Ultimately, the match was defined by an incident that had little to do with cricket. In the 17th over of Australia’s innings, umpire Khizer Hayat examined the ball and said its seam had been tampered with. There were three conversations between Ranatunga and the umpires, but the ball was not confiscated – as Sri Lanka requested and the rules dictate.
Though umpire Peter Parker was initially unconvinced, a report was submitted to match referee Graham Dowling. With little evidence and no thought of consulting the Sri Lankan management, Dowling issued an extraordinary press release, stating: “The Sri Lankan captain, Arjuna Ranatunga, was notified that the condition of the ball had clearly been altered by a member or members of his team during the course of the 17th over.” The Lankans had been branded cheats prior to any proper investigation. Worse, they were effectively gagged by the ICC laws – barred from making any statement to the press.
The next morning, the “tampering’ Lankans” name was dragged through the mud in newspapers the world over. Though they had no real reason to manipulate the ball – and certainly no bowlers looking to exploit reverse swing – Sri Lanka held an emergency meeting at the close of play. “I was thinking, ‘What do I gain by tampering if I’m Murali [Muthiah Muralidaran]?'” Chandika Hathurusingha reflected when we spoke on the issue. “And I remember [Michael] Slater hitting one shot down the ground into the concrete stand. I was actually thinking, what would I gain, bowling 110, 120 [kph]?” All 11 steadfastly denied tampering with the ball. A bewildered Ranatunga was seen on the brink of tears.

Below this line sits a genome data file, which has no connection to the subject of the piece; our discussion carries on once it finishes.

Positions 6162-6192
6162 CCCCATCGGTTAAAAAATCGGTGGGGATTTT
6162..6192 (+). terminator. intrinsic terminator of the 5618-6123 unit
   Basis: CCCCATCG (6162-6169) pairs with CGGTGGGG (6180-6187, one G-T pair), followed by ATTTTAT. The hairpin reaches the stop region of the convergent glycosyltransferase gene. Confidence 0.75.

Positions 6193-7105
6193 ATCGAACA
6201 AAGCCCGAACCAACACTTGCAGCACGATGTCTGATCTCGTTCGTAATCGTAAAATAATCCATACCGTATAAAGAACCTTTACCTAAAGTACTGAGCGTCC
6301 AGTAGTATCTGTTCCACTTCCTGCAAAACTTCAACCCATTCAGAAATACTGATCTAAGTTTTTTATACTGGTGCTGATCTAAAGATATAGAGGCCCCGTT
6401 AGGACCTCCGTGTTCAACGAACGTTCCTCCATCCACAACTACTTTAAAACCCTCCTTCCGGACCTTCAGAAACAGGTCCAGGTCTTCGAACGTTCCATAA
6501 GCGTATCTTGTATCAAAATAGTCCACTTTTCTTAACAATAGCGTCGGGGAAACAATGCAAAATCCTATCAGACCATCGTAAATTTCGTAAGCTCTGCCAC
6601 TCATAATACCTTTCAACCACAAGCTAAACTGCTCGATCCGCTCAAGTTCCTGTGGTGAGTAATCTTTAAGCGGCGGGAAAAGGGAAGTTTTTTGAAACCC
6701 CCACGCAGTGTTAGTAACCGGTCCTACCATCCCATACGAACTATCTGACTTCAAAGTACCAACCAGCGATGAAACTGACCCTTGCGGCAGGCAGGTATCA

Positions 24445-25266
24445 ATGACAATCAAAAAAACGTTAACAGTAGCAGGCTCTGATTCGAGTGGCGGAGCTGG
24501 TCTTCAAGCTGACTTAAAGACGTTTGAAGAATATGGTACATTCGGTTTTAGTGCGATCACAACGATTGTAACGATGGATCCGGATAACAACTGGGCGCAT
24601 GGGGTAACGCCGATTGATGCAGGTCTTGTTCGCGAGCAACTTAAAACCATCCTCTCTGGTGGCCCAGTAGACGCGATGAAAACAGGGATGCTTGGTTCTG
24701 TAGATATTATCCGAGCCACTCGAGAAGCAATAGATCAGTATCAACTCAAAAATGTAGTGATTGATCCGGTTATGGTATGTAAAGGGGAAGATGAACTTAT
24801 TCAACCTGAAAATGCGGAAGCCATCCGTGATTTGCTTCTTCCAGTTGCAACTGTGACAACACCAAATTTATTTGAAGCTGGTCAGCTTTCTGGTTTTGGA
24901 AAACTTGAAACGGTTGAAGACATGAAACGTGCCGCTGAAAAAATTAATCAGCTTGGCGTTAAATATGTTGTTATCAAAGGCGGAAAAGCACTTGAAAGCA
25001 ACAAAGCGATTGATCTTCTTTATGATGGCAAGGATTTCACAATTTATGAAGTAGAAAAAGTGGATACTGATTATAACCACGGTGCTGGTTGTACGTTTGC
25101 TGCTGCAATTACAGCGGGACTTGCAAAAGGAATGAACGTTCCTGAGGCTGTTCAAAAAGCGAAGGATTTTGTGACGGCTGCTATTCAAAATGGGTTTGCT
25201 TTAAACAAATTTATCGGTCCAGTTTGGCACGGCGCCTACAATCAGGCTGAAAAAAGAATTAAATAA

When Pakistan had been accused of tampering in a tour match at the WACA earlier in the summer, it quickly became clear that an algal virus had created an unusually abrasive pitch. Equally, there had been consistent complaints about the quality of Kookaburra balls throughout the summer. Considering the facts alone – an abrasive pitch, a potentially dodgy ball, which the umpires did not confiscate – how could anyone accurately assess the cause of the damage, especially with Slater smiting the ball into the stands?
Secure in their innocence, Sri Lanka went on the offensive. The BCCSL threatened the ICC with legal action – and when the second new ball showed similar signs of degeneration, the media began to change tack. Two weeks later, the team were cleared of any wrongdoing. An editorial in the Age bemoaned the fact the ICC report “expressed ‘sincere regrets’ to the Sri Lankans but did not include an apology. The best that can be said is that the ICC came to the right conclusion, if belatedly, and that the Sri Lankan players conducted themselves with dignity throughout the unfortunate episode.” Some felt the incident had racial undertones; certainly, there was a sense that England or New Zealand might have been treated differently.